The national football nightmare is over. The real referees are back.
The National Football League and the union representing on-field officials agreed to a new collective bargaining agreement late Wednesday night that will end the lockout imposed by the league in time for the full slate of Week 4 games, according to two league sources involved in the talks.
League spokesman Greg Aiello later confirmed the agreement on Twitter and a release from both sides said the deal was for eight years.
The two sides were putting the agreement on paper in order for the NFL Referees Association to ratify the document. That’s considered a formality, and a crew of officials was being put in place to work the Thursday night game between the Ravens and Browns in Baltimore.
The timing is important because a new deal means every team would have three games worked by replacement officials. Competitive balance would have been shifted this week since two teams, the Steelers and Colts, have bye weeks.
Three days after chaos reigned during and immediately following the Patriots’ 31-30 last-second loss Sunday night to the Ravens, in which New England coach Bill Belichick grabbed an official looking for a rule clarification that resulted in a $50,000 fine, the three-month lockout has come to an end.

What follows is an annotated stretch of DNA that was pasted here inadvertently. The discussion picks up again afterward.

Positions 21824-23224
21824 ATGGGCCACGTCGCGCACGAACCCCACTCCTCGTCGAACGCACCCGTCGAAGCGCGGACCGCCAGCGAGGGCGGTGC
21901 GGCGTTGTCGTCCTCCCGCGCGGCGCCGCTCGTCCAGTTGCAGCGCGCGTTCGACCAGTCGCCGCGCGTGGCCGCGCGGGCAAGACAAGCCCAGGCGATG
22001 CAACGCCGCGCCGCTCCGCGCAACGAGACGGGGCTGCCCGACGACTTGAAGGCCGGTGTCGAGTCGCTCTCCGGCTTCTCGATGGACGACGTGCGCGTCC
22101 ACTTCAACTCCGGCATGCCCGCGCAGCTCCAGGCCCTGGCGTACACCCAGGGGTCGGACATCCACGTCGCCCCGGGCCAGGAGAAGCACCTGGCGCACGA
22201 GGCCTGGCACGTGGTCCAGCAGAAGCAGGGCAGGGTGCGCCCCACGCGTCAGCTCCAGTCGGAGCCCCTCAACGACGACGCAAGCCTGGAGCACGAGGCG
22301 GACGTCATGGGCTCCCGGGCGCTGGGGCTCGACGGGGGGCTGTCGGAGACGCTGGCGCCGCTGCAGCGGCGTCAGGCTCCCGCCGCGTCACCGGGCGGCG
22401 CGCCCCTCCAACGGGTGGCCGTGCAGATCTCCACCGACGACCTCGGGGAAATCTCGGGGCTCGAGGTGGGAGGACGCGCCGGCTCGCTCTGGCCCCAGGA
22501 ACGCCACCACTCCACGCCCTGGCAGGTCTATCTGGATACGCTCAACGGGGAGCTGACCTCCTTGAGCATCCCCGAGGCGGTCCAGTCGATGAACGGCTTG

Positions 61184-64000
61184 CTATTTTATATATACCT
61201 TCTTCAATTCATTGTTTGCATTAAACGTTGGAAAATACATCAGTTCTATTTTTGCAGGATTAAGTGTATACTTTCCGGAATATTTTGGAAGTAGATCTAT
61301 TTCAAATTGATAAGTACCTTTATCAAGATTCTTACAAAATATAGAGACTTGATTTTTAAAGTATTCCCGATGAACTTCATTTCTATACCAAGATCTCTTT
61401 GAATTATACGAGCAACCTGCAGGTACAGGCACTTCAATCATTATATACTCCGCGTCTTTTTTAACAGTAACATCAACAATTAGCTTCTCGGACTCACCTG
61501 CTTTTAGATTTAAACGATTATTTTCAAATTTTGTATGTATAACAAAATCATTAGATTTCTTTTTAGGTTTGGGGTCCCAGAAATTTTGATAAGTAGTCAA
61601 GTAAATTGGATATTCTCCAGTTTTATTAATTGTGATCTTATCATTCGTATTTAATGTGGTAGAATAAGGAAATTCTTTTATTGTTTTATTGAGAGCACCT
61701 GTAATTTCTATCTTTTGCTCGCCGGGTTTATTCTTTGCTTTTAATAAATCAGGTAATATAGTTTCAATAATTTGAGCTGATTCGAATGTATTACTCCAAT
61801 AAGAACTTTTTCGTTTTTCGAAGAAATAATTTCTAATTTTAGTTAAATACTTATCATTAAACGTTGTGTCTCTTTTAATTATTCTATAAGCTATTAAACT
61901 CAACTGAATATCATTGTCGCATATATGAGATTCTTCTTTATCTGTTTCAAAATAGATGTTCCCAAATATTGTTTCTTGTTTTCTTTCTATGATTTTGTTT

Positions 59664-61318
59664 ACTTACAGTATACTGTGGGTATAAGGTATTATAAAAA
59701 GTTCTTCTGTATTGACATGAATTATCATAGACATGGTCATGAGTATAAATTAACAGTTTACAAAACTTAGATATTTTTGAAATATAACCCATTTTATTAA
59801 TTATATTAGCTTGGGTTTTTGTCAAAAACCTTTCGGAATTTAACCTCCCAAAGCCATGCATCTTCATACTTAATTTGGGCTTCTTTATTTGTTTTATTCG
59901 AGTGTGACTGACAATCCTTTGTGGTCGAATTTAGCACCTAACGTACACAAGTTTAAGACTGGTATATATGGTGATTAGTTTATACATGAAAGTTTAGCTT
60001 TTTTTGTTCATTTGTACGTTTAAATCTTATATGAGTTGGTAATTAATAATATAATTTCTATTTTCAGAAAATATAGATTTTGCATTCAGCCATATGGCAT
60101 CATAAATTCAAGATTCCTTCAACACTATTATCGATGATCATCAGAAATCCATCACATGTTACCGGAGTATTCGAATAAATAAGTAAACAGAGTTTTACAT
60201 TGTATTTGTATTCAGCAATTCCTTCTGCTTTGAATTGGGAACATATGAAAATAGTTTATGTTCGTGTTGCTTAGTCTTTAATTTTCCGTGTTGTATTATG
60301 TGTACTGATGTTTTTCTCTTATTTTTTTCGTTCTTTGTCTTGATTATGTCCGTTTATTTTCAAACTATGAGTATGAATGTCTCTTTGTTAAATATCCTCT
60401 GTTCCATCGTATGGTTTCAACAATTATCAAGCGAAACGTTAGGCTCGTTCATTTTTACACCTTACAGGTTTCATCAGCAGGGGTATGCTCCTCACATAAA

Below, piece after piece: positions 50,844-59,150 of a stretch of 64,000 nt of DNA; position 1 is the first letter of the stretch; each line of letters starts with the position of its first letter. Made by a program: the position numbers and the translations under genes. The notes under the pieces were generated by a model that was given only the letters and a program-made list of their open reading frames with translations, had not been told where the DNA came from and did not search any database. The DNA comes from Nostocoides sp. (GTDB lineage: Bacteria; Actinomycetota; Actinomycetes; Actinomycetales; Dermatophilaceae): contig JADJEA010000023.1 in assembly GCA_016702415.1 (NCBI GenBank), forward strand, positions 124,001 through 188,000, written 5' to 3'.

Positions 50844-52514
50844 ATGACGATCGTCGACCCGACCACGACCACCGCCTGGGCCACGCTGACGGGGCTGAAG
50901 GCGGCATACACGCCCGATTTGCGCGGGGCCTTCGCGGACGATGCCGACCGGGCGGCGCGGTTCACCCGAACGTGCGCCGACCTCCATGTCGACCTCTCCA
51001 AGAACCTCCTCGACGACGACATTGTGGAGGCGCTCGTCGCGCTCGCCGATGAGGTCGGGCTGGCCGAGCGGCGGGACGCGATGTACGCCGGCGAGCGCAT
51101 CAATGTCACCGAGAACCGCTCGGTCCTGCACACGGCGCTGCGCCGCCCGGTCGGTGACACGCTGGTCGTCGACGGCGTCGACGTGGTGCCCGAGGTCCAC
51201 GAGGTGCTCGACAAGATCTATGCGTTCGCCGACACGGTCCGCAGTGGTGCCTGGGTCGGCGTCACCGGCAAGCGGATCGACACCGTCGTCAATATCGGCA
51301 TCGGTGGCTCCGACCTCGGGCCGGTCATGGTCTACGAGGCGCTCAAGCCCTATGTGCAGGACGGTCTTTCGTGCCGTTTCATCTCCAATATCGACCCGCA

‘‘I accept the discipline and I apologize for the incident,’’ Belichick said in a statement.
Washington assistant Kyle Shanahan was fined $25,000 for what the league called ‘‘abuse of officials’’ in the Redskins’ loss to Cincinnati on Sunday. Denver coach John Fox and assistant Jack Del Rio were hit in the wallet Monday for incidents involving the replacements.
The tipping point was likely the nationally televised Monday night game when the Packers were robbed of a victory when replacement officials failed to call offensive pass interference, and then incorrectly ruled that the Seahawks had scored a touchdown on the final play.
Here are the details of the agreement, released by the league:
- Eight-year term covering the 2012-2019 seasons.
- The current defined benefit pension plan will remain in place for current officials through the 2016 season (or until the official earns 20 years of service). The defined benefit plan will then be frozen.
- Retirement benefits will be provided for new hires, and for all officials beginning in 2017, through a defined contribution arrangement, which will have two elements: an annual league contribution made on behalf of each game official that will begin with an average of more than $18,000 per official and increase to more than $23,000 per official in 2019, and a partial match on any additional contribution that an official makes to his 401(k) account.
- Apart from their benefit package, the game officials’ compensation will increase from an average of $149,000 a year in 2011 to $173,000 in 2013, rising to $205,000 by 2019.
- Beginning with the 2013 season, the NFL will have the option of hiring a number of officials on a full-time basis to work year-round, including on the field.
- The NFL will have the option to retain additional officials for training and development purposes, and may assign those additional officials to work NFL games. The number of additional officials will be determined by the NFL.